350 dead, at least 50 missing in Brazil floods

Photo Gallery: Rescuers slow to arrive at remote area in mountains north of Rio de Janeiro; residents have no food, water or medication.

January 13, 2011 19:24
2 minute read.

Brazil 311. (photo credit: Associated Press)

TERESOPOLIS, Brazil — Walls of earth and water swept away homes in the mountains north of Rio de Janeiro, wiping out families and leaving survivors scrambling Thursday to reach still-trapped neighbors.

At least 350 people died in three towns after the slides hit at about 3 a.m. Wednesday, and 50 or more were still missing, according to officials and reliable local news reports.

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"We were like zombies, covered in mud, in the dark, digging and digging" after the slides hit at about 3 a.m. Wednesday, said Geisa Carvalho, 19.

A tremendous rumble awoke Geisa and her mother Vania Ramos as tons of earth slid down a sheer granite rock face onto their neighborhood. The power was out, but by lightning flashes they could see a torrent of mud and water rushing just a few feet (meters) from their home — and the remnants of their neighbors' houses that were swept far down a hill.

"I don't even have the words to describe what I've seen," said Ramos, during a 5-mile (8-kilometer) hike to the main part of her town in search of food and water. "A lot of our friends are dead or missing. There are people we may never find."

Carvalho and Ramos said they ran out of their home moments after the mudslide and joined neighbors in digging for survivors with bare hands and sticks. They quickly located a family of four who had died under the rubble of their home — and said another neighbor's 2-month-old baby was washed away in his crib and has yet to be found.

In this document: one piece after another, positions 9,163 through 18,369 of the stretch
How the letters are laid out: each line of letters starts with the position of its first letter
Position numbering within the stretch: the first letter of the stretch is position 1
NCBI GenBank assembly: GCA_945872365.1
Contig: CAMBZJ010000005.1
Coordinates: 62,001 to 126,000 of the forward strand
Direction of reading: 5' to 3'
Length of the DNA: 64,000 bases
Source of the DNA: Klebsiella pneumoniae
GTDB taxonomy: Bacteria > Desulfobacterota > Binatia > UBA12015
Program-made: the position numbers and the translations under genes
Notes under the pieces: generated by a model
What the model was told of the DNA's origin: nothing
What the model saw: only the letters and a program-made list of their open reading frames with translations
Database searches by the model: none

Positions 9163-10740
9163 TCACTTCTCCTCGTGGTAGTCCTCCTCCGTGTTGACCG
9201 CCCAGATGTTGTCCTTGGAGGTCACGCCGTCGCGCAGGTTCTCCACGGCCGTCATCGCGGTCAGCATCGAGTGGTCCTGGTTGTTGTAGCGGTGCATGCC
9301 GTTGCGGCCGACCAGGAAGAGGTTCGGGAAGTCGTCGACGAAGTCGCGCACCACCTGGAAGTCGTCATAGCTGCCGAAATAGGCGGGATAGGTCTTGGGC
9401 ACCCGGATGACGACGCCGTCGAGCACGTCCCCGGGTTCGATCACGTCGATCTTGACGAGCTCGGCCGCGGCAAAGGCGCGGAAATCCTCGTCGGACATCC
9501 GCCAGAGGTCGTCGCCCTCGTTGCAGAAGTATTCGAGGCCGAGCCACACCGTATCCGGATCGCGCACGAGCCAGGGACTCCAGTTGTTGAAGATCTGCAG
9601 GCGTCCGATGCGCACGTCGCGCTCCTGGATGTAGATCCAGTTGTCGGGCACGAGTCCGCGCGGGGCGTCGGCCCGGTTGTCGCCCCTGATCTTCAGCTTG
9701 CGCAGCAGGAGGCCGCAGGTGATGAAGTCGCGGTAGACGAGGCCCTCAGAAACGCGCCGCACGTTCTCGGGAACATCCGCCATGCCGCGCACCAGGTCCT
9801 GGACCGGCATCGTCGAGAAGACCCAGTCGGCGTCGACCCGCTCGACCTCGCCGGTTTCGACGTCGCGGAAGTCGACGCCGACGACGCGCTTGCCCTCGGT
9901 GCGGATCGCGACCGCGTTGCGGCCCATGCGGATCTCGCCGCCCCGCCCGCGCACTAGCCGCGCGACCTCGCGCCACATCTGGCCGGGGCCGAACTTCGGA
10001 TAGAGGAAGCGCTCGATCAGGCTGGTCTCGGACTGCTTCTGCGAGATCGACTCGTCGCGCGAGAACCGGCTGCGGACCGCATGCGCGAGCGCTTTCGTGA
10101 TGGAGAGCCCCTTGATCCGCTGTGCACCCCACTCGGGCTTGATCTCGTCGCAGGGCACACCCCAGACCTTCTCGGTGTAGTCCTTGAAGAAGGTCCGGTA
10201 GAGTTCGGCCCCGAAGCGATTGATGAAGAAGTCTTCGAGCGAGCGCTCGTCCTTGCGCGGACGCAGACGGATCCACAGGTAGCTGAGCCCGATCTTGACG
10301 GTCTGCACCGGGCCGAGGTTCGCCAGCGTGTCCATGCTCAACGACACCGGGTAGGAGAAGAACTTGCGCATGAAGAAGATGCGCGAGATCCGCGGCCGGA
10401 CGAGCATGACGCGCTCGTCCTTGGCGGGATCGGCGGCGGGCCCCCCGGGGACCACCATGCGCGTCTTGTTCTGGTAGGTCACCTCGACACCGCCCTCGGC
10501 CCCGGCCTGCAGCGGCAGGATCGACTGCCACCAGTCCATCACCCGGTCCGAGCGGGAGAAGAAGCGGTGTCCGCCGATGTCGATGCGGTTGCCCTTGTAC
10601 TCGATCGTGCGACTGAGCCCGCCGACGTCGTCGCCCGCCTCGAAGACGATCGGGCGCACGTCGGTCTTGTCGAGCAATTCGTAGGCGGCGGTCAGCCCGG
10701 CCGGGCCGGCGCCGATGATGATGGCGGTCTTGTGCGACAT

Nearly all the homes in their Caleme neighborhood were swept to the bottom of a hill, seemingly turned inside out. Tangles of plumbing were wrapped in trees, children's' clothing littered the earth, massive trees were tossed about like toothpicks. A river of water and mud flowed through the streets as a light rain continued to fall Thursday.

Only a few rescuers had managed to hike to Caleme by Thursday and they only had shovels and machetes — not the heavier equipment that may be needed to hunt for survivors. Residents said they had no food, water or medication, and many made the long walk for help to the center of Teresopolis, about 40 miles (65 kilometers) north of Rio.

Such disasters hit Brazil annually in its rainy summer season and unduly punish the poor, who often live in rickety shacks perched perilously on steep hillsides with little or no foundations.

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